As if anyone needed more evidence of the difficult path to profits in the oil refining business, Hess Corp. (NYSE: HES) said this morning that it will shut down its Port Reading, N.J., refinery and try to sell its 28 million barrels of terminal storage capacity. Hess closed its joint-venture 350,000 barrel-a-day refinery in the U.S. Virgin Islands last February. Petroleos de Venezuela SA (PdVSA) was the company’s partner in that refinery.
With crude on the East Coast priced at higher Brent crude levels, the refineries have faced a severe disadvantage compared with mid-continent refineries with access to cheaper West Texas Intermediate crude. As transportation networks for the cheaper crude work their way into the eastern United States, the differential will likely only get worse before it gets better.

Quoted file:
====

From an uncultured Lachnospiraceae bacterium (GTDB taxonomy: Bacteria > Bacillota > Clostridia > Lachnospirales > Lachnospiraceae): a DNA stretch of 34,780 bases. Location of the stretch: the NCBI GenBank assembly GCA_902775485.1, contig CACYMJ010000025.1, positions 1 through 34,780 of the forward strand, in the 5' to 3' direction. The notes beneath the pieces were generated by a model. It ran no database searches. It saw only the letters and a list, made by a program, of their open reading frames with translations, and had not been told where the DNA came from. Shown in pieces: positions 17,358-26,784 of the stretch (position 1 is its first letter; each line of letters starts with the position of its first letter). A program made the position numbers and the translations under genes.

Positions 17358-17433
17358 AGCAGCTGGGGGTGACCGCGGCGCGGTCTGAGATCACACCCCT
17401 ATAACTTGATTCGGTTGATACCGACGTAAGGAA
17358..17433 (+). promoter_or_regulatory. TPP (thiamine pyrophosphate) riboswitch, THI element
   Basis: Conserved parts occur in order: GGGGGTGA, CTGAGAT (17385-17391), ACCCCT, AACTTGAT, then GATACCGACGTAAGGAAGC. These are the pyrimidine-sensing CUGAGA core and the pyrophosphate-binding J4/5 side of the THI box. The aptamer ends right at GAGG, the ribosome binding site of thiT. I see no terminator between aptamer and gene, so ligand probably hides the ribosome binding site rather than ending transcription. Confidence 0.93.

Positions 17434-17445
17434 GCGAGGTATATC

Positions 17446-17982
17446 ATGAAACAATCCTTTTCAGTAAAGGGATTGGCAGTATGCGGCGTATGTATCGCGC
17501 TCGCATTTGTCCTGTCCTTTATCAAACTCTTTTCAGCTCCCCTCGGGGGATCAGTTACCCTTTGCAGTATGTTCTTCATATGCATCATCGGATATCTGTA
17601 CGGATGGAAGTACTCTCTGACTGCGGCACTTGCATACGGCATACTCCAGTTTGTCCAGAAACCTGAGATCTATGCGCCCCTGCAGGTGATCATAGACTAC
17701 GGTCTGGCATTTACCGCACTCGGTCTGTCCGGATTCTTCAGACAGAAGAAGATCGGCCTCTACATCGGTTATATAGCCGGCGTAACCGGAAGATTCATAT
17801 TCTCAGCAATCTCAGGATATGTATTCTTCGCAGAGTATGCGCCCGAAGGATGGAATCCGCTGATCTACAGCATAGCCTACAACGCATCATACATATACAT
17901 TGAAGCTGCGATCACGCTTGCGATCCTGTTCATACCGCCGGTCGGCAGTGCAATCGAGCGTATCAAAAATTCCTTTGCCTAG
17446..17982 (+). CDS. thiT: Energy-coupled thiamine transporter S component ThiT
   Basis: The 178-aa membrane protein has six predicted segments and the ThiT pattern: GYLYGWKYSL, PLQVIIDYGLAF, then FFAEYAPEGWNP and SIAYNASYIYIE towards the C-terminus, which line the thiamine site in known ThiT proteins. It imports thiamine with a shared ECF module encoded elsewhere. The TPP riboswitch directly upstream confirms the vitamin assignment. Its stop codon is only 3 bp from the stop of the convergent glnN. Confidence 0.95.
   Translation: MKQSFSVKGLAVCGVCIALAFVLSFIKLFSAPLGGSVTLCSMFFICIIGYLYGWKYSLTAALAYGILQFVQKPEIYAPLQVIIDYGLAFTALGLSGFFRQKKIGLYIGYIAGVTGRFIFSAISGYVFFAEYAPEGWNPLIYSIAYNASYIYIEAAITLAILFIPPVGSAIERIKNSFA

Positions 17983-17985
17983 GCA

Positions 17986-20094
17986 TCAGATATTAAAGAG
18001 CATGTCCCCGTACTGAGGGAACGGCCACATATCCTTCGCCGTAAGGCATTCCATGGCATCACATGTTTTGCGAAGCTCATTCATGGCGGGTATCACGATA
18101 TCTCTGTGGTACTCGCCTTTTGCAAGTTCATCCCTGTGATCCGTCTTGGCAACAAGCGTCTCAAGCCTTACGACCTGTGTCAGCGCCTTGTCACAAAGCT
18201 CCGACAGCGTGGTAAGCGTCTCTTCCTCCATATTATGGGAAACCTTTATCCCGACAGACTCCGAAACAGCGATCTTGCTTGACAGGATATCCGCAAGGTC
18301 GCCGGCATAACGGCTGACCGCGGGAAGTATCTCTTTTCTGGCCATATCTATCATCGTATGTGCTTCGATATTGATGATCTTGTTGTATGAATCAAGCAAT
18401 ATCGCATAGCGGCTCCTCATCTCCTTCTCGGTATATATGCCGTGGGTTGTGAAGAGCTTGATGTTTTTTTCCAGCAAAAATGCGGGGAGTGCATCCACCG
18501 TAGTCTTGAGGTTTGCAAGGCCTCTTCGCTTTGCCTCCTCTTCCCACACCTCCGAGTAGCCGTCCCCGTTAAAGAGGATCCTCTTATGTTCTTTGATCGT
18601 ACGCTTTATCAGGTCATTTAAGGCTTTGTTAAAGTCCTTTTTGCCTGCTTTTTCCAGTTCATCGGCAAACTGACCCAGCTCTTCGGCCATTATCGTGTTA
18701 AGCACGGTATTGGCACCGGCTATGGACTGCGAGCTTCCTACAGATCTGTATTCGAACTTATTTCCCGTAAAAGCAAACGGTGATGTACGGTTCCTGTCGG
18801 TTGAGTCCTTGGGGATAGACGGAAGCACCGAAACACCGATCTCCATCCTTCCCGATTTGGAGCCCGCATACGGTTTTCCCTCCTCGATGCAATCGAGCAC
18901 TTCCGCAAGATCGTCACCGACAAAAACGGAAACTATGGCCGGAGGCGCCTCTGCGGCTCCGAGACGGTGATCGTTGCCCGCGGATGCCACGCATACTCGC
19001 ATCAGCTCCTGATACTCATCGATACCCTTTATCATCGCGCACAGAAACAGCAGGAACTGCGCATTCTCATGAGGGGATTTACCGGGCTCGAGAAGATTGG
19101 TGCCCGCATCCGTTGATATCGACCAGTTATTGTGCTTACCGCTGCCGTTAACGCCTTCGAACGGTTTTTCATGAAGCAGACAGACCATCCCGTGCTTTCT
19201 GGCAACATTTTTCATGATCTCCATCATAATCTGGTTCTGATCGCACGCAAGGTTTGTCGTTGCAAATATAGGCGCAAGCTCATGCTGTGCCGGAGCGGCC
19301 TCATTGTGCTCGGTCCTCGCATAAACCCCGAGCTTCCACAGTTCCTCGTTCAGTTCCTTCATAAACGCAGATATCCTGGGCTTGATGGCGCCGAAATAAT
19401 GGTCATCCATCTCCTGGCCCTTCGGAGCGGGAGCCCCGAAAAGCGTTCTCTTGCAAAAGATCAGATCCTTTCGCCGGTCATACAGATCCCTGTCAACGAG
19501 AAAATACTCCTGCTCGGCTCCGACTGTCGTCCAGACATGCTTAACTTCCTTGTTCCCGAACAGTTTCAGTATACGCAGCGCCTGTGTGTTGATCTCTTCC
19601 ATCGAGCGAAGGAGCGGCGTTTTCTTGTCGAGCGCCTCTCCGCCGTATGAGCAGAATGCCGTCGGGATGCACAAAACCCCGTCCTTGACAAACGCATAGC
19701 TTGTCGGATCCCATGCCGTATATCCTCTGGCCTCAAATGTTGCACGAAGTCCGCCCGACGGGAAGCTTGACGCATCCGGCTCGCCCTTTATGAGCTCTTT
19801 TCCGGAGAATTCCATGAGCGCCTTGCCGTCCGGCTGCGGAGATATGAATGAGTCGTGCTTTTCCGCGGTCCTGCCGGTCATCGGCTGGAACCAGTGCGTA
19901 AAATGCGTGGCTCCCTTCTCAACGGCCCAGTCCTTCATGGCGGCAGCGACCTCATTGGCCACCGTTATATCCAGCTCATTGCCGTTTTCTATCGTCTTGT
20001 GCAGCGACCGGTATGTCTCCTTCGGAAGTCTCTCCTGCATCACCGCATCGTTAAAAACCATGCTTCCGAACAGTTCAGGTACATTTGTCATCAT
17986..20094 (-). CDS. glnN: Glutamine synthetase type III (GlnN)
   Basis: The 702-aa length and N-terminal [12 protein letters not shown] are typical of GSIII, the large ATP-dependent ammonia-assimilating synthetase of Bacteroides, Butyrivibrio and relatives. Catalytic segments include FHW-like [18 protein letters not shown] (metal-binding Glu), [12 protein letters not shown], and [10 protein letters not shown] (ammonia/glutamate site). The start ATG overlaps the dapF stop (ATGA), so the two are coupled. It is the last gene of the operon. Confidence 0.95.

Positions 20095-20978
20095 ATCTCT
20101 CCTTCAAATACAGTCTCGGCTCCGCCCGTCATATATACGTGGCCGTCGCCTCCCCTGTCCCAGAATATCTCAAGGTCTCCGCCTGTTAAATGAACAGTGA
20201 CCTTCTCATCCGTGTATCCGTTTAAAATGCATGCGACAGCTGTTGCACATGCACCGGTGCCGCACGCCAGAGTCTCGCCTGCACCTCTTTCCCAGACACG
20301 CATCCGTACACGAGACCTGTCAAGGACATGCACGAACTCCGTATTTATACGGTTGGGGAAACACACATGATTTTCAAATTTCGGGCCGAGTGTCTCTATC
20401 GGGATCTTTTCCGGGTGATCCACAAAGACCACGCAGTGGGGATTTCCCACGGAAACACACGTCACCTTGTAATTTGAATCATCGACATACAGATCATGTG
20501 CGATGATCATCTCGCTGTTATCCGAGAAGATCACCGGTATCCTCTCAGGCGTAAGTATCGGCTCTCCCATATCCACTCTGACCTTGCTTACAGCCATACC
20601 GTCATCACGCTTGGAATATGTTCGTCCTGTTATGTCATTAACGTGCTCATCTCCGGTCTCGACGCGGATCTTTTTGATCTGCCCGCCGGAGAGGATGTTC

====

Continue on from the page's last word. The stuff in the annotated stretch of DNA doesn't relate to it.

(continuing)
The company’s CEO said:
By closing the Port Reading refinery and selling our terminal network, Hess will complete its transformation from an integrated oil and gas company to one that is predominantly an exploration and production company and be able to redeploy substantial additional capital to fund its future growth opportunities.
Maybe, but at least equally likely is an acquisition. Hess is shedding its money-losing operations and the company may end up being too small to make it on its own. The company’s proved reserves at the end of 2011 totaled 1.57 billion barrels of oil equivalent, and nearly half of those are undeveloped. In 2011, the company produced 370,000 barrels of oil equivalent a day.
The good news for Hess is that it holds leases on 900,000 net acres in the Bakken play and more than 100,000 acres in the Eagle Ford play. The company also completed the acquisition of some 85,000 net acres and a 50% interest from Consol Energy Inc. (NYSE: CNX) in another 200,000 acres in the Utica shale play.
Shares in Hess are up 6.2% at $62.50 in a 52-week range of $39.67 to $67.86.